Adding that same type of hand controls to his truck and renewing his license are perhaps what helped to guide this second phase of his life the most. He discovered freedom that he never imagined possible in the months immediately after his accident. In many ways, he had his life back.
The Frye family began shipping milk from their dairy operation in 1978, and the current farm was bought in 1982, five years before Ryan was born. With about 100 cows, it was a sustainable operation for much of the next three decades, but as other Pennsylvania dairies got bigger, the Fryes (Ryan, his father, and grandfather) struggled more and more financially.
The decision was made to transition to beef and grain farming, a move that began in October 2016 and is near completion. Currently, the Fryes own 250 acres across the three generations of families and have upwards of 600 acres of rented cropland.
The family has four tractors plus a combine, and despite the innovative measures Ryan took to be more mobile, it was easy to become injured and was frustrating to rely on family members so much.
“I’m not a little guy,” he said. “I would pull my UTV next to the tractor and hop in that way. It was all shoulders and arms. Other times, my mom, who’s a 140-pound woman, would throw me over her shoulder.”
Sometimes her knee would give out and together they’d fall. It was not only difficult, but it was a safety concern, something that Ryan sought to remedy. He began to research his options online, and it was there he found Pennsylvania’s Office of Vocational Rehabilitation, which helped to connect him with a program called AgrAbility in 2015.
Consider his life redefined once more.
At an event at Penn State, Ryan met with representatives of Life Essentials, a company that installs chair lifts into vehicles, and with the makers of Action TrackChair. He saw what they had first-hand and got to test the equipment on site.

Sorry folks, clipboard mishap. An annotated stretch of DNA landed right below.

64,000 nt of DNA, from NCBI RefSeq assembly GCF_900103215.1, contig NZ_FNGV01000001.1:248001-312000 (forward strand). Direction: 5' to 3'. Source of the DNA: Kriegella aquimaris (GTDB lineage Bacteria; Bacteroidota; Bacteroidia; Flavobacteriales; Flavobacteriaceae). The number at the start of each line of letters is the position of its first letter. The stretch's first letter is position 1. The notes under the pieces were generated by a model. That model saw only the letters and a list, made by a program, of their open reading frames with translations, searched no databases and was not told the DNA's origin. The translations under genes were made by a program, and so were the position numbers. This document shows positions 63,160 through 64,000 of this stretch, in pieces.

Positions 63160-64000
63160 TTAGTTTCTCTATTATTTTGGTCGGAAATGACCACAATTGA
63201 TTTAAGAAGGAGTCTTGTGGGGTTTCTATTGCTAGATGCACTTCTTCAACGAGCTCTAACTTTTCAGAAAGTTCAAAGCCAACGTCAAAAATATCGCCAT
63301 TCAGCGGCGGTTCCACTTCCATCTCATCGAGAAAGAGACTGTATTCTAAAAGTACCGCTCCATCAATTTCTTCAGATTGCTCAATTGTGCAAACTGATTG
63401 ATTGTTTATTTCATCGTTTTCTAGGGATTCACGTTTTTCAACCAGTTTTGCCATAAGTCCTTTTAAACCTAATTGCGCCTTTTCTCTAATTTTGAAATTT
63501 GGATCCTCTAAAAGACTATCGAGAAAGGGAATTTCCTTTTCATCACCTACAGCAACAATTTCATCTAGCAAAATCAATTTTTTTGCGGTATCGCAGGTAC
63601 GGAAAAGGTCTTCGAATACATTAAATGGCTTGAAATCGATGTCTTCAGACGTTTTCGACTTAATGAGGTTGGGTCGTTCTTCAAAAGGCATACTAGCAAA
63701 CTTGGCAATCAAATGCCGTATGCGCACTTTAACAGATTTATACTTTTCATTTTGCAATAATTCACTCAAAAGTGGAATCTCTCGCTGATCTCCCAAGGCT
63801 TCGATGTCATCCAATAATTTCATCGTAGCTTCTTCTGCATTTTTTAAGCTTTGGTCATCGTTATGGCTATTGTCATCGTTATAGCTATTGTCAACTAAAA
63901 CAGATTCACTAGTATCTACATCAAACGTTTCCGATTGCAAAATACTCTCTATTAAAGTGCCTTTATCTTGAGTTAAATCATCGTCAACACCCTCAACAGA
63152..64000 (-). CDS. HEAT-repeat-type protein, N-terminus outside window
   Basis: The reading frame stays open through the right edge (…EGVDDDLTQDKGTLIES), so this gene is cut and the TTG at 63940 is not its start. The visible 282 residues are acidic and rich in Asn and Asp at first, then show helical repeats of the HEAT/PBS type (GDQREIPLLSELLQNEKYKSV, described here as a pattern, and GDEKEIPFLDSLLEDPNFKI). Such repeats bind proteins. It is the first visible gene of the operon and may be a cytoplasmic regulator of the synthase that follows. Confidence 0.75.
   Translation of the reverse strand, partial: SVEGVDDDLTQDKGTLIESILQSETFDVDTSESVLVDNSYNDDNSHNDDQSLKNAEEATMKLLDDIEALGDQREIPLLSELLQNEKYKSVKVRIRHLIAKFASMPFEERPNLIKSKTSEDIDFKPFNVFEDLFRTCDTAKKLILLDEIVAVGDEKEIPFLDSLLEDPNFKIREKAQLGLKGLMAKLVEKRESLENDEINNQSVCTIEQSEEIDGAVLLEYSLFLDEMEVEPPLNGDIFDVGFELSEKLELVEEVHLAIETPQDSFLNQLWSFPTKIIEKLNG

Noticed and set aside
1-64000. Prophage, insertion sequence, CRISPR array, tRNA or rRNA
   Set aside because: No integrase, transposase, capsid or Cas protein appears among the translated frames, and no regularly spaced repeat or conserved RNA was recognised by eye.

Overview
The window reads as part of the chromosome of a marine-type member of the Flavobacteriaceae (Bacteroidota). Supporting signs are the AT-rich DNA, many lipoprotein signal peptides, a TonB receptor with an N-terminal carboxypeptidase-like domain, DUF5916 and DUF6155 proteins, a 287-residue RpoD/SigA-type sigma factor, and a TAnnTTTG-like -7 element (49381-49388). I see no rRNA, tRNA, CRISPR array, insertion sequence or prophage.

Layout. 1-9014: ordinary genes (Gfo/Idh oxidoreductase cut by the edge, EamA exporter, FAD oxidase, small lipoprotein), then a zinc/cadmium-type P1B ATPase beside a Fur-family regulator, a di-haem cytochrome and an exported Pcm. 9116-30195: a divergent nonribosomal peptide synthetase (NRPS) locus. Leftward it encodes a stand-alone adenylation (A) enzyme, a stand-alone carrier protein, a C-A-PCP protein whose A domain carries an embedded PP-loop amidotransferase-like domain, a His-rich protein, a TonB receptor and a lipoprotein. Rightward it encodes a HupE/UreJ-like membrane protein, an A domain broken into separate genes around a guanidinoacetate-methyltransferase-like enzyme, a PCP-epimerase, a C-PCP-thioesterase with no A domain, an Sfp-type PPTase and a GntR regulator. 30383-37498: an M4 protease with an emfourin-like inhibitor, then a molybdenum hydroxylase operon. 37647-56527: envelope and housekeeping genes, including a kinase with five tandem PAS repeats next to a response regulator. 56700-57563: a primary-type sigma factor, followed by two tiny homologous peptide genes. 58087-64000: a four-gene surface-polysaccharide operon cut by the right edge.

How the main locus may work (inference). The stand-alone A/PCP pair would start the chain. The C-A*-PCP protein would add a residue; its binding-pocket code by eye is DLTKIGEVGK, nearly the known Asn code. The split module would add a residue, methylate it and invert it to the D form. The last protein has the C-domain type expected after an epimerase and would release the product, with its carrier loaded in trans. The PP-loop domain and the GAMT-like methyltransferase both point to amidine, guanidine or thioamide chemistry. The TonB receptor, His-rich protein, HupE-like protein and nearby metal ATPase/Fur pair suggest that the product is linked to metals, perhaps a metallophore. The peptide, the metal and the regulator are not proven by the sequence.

“The first time I visited Ryan in person, I was completely impressed and blown away with what he was already accomplishing on his farm,” said Abbie Spackman, a project assistant for AgrAbilty PA and Ryan’s key point of contact with the program. “But I could also tell that he didn’t have the independence he wanted.”
AgrAbility, which has offices in 22 states and is based out of Purdue University, connects clients with disabilities with services and technology that can be beneficial. AgrAbility offices also help secure funding for those in need, on average connecting clients with enough money to cover about 70 percent of costs. Spackman, in her role, visits clients, makes recommendations on the technology that they need, and links them to resources and other groups that could help.
In talking with Ryan and poring over options, Spackman and her client saw the potential in a truck-mounted chair lift that would allow Ryan to move from one tractor to another easily. They also planned on the off-road TrackChair that would move shorter distances and allow him to stand up to do work in the shop. Ryan said that AgrAbility helped him find funding to cover almost the entire cost of the technology — allowing him to keep farming.
Ryan calls himself a determined and stubborn guy who continued to seek out more and more freedom despite the gains he had already made in the years since the ATV crash. Even under typical circumstances, frustration and difficulty define the agricultural industry.
“If you love what you do,” Ryan said, “you just keep on doing it, through the lows and the highs.”
Ryan clearly loves farming.